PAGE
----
He wasn’t the man she loved. Then again, she wasn’t the bride he expected.
HARRISON . . .
Once his fortune in silver mining is secured, Harrison Carter finally sends back home for his fiancée. It’s been four years since he’s seen Jenny.
But it’s Retta Pearce, Jenny’s sister, who arrives by stagecoach with young daughter Adeline in tow. When this lovely, soiled dove brings devastating news and a written plea from Jenny to marry and care for Retta and little Addie, what’s a good man to do?
RETTA . . .
Fulfilling her dying sister’s request, Retta travels across dangerous territory to marry a man she barely remembers. But the hard miner who meets her at the stagecoach surely isn’t the same one her sister claimed was kind and honorable, a gentleman who’ll embrace her and her daughter as if they were his own. Has she made a mistake she’ll pay for, the rest of her life?
TWO PEOPLE . . .
Thrown together in shared sorrow, Harrison and Retta struggle to forge a life in the brand-new state of late-nineteenth-century Colorado.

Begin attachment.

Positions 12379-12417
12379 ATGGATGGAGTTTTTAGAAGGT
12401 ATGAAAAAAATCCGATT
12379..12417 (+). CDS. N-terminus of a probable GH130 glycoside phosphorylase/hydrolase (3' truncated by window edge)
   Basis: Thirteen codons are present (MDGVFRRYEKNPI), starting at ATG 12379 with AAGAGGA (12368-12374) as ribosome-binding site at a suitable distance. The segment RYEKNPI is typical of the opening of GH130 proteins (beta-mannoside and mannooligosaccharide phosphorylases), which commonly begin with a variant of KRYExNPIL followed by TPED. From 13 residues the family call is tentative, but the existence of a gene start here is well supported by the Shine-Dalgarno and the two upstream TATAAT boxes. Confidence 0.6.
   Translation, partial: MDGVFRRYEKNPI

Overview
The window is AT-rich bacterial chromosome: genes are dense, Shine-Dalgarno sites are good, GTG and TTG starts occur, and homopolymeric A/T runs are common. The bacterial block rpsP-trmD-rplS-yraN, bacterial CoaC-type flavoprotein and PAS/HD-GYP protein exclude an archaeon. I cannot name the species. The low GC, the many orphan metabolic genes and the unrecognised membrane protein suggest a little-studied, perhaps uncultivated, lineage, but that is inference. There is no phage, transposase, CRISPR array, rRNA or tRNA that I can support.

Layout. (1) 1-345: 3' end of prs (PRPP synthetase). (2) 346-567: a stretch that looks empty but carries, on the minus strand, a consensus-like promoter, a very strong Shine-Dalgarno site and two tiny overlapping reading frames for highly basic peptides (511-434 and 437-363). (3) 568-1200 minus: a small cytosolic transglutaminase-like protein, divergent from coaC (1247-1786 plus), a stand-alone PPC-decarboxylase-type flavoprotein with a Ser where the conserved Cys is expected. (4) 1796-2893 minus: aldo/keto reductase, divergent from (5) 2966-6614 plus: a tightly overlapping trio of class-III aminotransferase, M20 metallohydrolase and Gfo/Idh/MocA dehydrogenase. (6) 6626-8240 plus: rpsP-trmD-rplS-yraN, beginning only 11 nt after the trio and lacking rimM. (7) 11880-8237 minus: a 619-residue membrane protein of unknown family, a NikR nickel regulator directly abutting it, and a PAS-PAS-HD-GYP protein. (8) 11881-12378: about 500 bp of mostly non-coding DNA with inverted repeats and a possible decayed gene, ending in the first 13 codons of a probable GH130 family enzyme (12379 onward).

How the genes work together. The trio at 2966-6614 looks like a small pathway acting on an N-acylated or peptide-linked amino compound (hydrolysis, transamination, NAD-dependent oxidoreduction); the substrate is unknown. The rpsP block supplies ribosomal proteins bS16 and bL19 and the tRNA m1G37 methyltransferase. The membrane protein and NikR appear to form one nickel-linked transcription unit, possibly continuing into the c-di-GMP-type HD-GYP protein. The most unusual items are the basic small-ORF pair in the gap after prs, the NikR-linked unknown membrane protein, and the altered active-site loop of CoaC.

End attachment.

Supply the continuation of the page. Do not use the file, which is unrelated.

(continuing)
Harrison advanced toward her, his eyes on Addie.
Retta stiffened and turned away. As exhausted as she was, if he tried to harm her daughter in any way, she’d fight him.
A gruff chuckle near her ear indicated he’d reached her. “Relax, Retta. I don’t bite.”
He smelled of leather and dark spice. Such a combination under different circumstances would have appealed to her. Right now, she just wanted it, and him, to go away.
His broad chest brushed her shoulder when he continued past her, carrying her bags down a short hallway and disappearing through a door. Her heart raced as apprehension filled her, wondering if the room was for her and Adeline, or her and Harrison.
Of course it’s for me to share with Harrison. I’m his wife now.
A heartbeat later he returned, a determined expression on his face. Stopping in front of her, far too close, he peered down at her with unreadable eyes. “It’s getting late. Put the child down for the night. Use the room across from ours, on the left. Then go to bed, you’ve had a long trip.”
Across from ours . . .
That answered her question about the sleeping arrangements. She ran her tongue across her teeth, searching for some moisture so she could speak. “Maybe I should stay with Adeline tonight. She might wake up frightened, being in a strange place.”
Harrison’s face hardened. “No. You’re my wife, your place is with me.” He turned toward a back door at the end of the hallway. “I need to tend to my horse. When I return, I’ll expect to find you in my bed.”
With that, he strode away without a backward glance and slammed out the door. Retta sucked in a deep breath, her legs shaking beneath her as the finality of her situation crashed down on her.
Oh, Lord. What have I gotten myself into?